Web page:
I remember being a little surprised, but pleased, the first time he asked me out to dinner after Andy died. I’m not sure when I started to wonder if he was interested in me as maybe more than just giving comfort to the widow of one of his best friends, but over time it became clearer that the interest was there. We have now discovered each other as, and have grown to become very good friends in a way that would, and could never have happened if my husband hadn’t died. I cannot see this as anything but a good thing, though it has not always been easy. GEDF has emotional, and other kinds of scars of his own to contend with. I wouldn’t trade the experience of getting to know him the way I do now, though, for anything in this world.

I have felt all along that Andy’s spirit is and has been blessing this particular development in my and his friend’s lives. I can almost hear Andy saying that if he can’t be there to love and care for me in this life, he couldn’t leave me in better hands than those of his dear friend, a man who has a heart at least as big as my dear Andy’s was, an unexpected gift I cherish more than words can convey.

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We can't solve each other's problems,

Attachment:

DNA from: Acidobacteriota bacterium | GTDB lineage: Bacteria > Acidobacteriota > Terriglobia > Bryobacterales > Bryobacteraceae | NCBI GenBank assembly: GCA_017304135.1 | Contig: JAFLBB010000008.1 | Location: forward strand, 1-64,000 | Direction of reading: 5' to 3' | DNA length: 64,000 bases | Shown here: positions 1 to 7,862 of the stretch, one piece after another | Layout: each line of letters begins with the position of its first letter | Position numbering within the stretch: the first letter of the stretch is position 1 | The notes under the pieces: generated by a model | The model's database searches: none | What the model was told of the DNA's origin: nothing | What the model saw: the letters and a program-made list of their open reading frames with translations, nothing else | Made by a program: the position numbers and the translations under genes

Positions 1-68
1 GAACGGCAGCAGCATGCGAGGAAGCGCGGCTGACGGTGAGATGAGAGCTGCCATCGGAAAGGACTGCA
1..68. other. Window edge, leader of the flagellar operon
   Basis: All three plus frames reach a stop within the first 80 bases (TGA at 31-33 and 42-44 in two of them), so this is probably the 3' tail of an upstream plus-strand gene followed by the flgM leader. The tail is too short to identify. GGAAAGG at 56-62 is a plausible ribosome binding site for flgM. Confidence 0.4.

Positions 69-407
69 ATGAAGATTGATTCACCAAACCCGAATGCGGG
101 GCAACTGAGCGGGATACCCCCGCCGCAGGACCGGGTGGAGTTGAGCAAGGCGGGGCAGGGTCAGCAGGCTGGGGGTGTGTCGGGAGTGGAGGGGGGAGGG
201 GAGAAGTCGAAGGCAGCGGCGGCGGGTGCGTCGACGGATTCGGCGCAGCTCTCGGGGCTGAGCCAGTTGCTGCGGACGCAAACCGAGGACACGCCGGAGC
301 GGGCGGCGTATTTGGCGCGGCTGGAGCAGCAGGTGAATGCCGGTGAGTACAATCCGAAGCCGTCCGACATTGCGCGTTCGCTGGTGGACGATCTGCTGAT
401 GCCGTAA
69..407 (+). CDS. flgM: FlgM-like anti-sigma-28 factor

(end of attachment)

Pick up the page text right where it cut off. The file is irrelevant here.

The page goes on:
but we can be a sounding board and a place of connection.
Unlike a private journal
here, you know: your words are read by people who
have been through their own hell.
There's no need to pretty it up or tone it down..
It just is.
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Comment Preferences

  •  Tip Jar (27+ / 0-)

    What I want to know is, who's going to pay for these crimes against humanity that those b@st@rds are perpetrating against the rest of us?

    by Kit RMP on Mon Jun 02, 2014 at 05:01:17 PM PDT

  •  everyone please share whatever you need to share (9+ / 0-)

    Even if it has nothing to do with the subject of the diary.

    As always, TGR is a grieving Open Thread.

    Participating here is an act of trust between blogfriends who know each other and between people who have never met.  We send our needs, our cries for help, our poems of loss and recovery, our honest emotions, out into the blogosphere.  We trust that someone reading our words has been in a similar place and truly understands.  We trust that someone out there will offer a kind word and stand beside us as we rant and rage about the unfairness of it all. We read without judgment and offer presence, not advice.

    TGR hosting schedule
    6/2     Kit RMP
    6/9     OPEN
    6/16   TBM
    6/23   Lorikeet